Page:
Tuesday, June 03, 2008

Allotments really do EAT time!

When I first thought about taking on an allotment I really didn't appreciate how much time it takes. Now obviously it is relative to the amount of space you have and how low or high maintenance your plot is. I don't say this to put off anyone from taking on a plot but it really is (I think) one of the factors that make people give up plots so quickly. Our plot has large areas of grass, the paths and the space where we park the car are grass and this take a lot of my time in mowing but I do like the look of the grass but I must admit it is tempting to do away with some of it.
On the flip side of that though is the fact that when I'm at the plot on my own I disappear into a place of my own. Our allotment site is tucked away behind housing estates and next to a railway line which doesn't sound idylic but it is sufficently private enough that it's like a hidden oasis.

One of the jobs I did in my 5 hour marathon session on Monday was putting in the leeks, a job that I find really nice to do. For leek planting virgins it couldn't be easier, you make a hole with a dibber, drop in a leek and pour in some water to settle it and that's it, no filling in with soil or anything else, it really must be the easiest veg ever to plant.
Leeks in holes, Gladioli in background
The parsnips that I chitted in the tupperware tub are doing really well, I spent ages hand weeding the bed as last year we fell behind with weeding and I really do want to keep things tidy. I also thinned the carrots which is why they look a bit bedraggled in the picture!!!
Parsnips and Carrots

Generally things are looking great and we've just had our first crop of broad beans which were fab. Loads more to go in but it's filling up nicely!

11 comments:

baz said...

hi,

I have really enjoyed reading your blog, especially as I have just applied for a allotment in Glos. myself. May I ask how long it took from applying to being allocated a plot? apparently there are 20 others waiting for a plot at Saintbridge and they didnt really give me a clue how long I would be waiting.
Its encouraging to read that you were complete novices at this game as I have never given this a go but it really appeals to me, I love my garden but dont have an earthly about running an allotment and growing vegatables, anyway keep the blog up its great I'll be looking out for all the tips

regards

gary

glosterwomble said...

Hi Gary, thanks for the kind comments. When we applied for our plot there were loads of available spaces on this site AND Saintbridge. Make a pain of yourself, keep ringing, the organisation of Gloucester allotments is APPALING (I don't say that lightly!) and I really do think the only way now to get one is to be a pain in the behind!!! When an allotment plot is taken on the new tenant agrees in their contract to keep it cultivated and weed free (within reason) maybe you could go to saintbridge and see how many TOTALLY overgrown plots there are to be able to ask for one of those?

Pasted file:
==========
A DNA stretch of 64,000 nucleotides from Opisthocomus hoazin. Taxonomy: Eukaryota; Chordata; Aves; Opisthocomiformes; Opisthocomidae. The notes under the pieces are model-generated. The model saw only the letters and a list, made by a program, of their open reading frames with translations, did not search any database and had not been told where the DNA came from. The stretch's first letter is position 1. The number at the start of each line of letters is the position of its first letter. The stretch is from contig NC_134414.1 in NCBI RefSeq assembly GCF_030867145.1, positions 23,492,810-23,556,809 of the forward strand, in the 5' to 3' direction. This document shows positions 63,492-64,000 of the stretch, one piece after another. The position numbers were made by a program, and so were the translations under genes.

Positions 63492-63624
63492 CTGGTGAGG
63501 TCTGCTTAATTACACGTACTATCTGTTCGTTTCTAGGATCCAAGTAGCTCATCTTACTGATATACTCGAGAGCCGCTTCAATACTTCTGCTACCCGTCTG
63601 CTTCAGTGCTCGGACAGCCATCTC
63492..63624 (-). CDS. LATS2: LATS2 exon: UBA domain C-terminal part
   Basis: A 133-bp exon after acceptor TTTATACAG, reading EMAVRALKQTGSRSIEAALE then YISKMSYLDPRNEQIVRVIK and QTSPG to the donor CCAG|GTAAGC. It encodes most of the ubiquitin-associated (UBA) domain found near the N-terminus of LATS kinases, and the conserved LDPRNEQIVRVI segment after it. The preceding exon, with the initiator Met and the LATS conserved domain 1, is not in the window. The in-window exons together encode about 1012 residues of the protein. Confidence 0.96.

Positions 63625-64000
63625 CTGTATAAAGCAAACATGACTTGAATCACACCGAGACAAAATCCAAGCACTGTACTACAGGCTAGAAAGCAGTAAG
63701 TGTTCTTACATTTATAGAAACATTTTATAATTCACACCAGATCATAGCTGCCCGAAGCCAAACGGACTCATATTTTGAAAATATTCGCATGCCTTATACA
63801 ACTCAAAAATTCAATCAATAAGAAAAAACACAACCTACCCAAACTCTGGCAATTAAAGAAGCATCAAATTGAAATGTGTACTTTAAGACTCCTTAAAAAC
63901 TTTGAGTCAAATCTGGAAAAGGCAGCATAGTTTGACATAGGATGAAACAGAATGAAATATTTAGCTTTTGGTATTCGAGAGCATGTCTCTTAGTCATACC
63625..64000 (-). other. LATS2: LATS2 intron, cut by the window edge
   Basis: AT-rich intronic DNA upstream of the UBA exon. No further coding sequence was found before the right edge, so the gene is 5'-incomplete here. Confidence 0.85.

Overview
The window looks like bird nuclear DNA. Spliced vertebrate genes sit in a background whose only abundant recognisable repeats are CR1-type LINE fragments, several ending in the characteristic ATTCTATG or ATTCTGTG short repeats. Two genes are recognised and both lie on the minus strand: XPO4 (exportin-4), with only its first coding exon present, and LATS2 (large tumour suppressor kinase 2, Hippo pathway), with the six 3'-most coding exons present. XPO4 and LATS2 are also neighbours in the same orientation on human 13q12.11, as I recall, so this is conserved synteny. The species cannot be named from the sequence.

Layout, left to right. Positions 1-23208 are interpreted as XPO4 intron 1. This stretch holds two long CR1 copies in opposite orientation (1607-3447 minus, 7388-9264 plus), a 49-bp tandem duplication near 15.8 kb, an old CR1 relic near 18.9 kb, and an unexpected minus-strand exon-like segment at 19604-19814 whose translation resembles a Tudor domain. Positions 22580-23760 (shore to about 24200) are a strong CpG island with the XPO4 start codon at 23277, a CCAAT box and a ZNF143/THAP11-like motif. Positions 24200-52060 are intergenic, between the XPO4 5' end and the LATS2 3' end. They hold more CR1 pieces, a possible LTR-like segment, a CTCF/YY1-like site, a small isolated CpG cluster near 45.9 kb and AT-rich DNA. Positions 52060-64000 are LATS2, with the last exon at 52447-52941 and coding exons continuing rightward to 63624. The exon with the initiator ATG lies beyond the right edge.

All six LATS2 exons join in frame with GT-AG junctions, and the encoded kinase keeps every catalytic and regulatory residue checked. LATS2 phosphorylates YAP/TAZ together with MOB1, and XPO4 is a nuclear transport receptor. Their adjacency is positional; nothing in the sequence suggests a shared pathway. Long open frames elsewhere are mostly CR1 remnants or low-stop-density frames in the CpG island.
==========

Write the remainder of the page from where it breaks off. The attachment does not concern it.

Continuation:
I think one of the biggest things you can have when 'doing' an allotment is enthusiasm and patience. I don't have loads of patience! Be practical and realise that you might not clear an overgrown plot quickly. Good luck, keep me informed with your progress on the waiting list!

Jo said...

I guess the grass must be a bit of a pain to keep looking so nice and short, but it does make your allotment look very well kept. In fact, it looks more like a garden than an allotment.

As you know, I have had my name down on the waiting list for an allotment since last year, and I can imagine the time it will take to look after, because growing veg in containers in my back garden keeps me very busy now.

Jo.

glosterwomble said...

Hi Jo, thanks for the nice comment!! I hope my post about it taking lots of time to run an allotment didn't sound pessimistic but I think loads of peple do go into it with blinkers on, in fact I think I was like that at first.

Square Foot Hammer said...

Gardening and time are two things that don't mix! I just pop into the back garden to do some small things, "I'll just be ten minutes dear", and before you know it, a couple of hours have past!

They should call it the Garden Time Continuum?

glosterwomble said...

You are so right!!! Nice blog on Square foot gardening by the way!

Vegmonkey said...

Looking nice...there really is something great about cut grass, looks well tidy. I think taking on an allotment is a lifestyle choice that not a lot of people can cope with. You def. have to be comfortable with your own company and we self motivated...a lot of people like to think they are i'm sure

glosterwomble said...

too true vegmonkey!

coffeeandapplepie said...

Fantastic - your plot looks amazing! Very well kept and tendered & everything blooming....allotment envy! Going home to have a bit of a tidy! Cat x

Tim said...

Looking good glosterwomble!

I agree with you that grass paths take up a lot of time, but look great being the most natural looking. I'm thinking eventually of turning my chipped-barked ones back to grass - hoping they'll be level and free from weeds (the main thing I think which makes them such a big chore when starting from a neglected plot).

Your leeks remind me that I must move mine on - Cheers!

Best Regards,
Tim :o)x

glosterwomble said...

Thanks Cat for your kind comments!!

Tim, stick with the wood chip paths, much easier to mantain I reckon!!